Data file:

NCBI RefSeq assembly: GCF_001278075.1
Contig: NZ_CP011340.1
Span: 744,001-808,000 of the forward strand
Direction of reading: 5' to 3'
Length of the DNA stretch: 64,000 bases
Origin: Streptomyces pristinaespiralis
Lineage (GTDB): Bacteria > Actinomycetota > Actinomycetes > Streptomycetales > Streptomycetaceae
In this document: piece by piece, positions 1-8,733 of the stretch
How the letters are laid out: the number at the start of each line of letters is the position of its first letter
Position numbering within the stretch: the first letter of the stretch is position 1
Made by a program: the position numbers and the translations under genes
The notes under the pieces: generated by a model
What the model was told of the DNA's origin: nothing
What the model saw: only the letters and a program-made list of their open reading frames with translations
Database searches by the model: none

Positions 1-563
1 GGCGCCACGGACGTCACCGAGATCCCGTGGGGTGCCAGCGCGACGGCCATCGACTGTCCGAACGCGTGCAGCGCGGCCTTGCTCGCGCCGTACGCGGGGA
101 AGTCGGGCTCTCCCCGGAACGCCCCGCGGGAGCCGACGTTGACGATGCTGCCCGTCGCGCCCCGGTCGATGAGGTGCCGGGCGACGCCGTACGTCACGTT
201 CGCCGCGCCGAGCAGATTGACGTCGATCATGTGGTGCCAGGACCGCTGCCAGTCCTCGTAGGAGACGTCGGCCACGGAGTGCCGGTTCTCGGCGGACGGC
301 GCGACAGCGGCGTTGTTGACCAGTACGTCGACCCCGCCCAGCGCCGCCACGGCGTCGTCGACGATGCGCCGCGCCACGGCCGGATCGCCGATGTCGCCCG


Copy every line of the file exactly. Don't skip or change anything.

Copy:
NCBI RefSeq assembly: GCF_001278075.1
Contig: NZ_CP011340.1
Span: 744,001-808,000 of the forward strand
Direction of reading: 5' to 3'
Length of the DNA stretch: 64,000 bases
Origin: Streptomyces pristinaespiralis
Lineage (GTDB): Bacteria > Actinomycetota > Actinomycetes > Streptomycetales > Streptomycetaceae
In this document: piece by piece, positions 1-8,733 of the stretch
How the letters are laid out: the number at the start of each line of letters is the position of its first letter
Position numbering within the stretch: the first letter of the stretch is position 1
Made by a program: the position numbers and the translations under genes
The notes under the pieces: generated by a model
What the model was told of the DNA's origin: nothing
What the model saw: only the letters and a program-made list of their open reading frames with translations
Database searches by the model: none

Positions 1-563
1 GGCGCCACGGACGTCACCGAGATCCCGTGGGGTGCCAGCGCGACGGCCATCGACTGTCCGAACGCGTGCAGCGCGGCCTTGCTCGCGCCGTACGCGGGGA
101 AGTCGGGCTCTCCCCGGAACGCCCCGCGGGAGCCGACGTTGACGATGCTGCCCGTCGCGCCCCGGTCGATGAGGTGCCGGGCGACGCCGTACGTCACGTT
201 CGCCGCGCCGAGCAGATTGACGTCGATCATGTGGTGCCAGGACCGCTGCCAGTCCTCGTAGGAGACGTCGGCCACGGAGTGCCGGTTCTCGGCGGACGGC
301 GCGACAGCGGCGTTGTTGACCAGTACGTCGACCCCGCCCAGCGCCGCCACGGCGTCGTCGACGATGCGCCGCGCCACGGCCGGATCGCCGATGTCGCCCG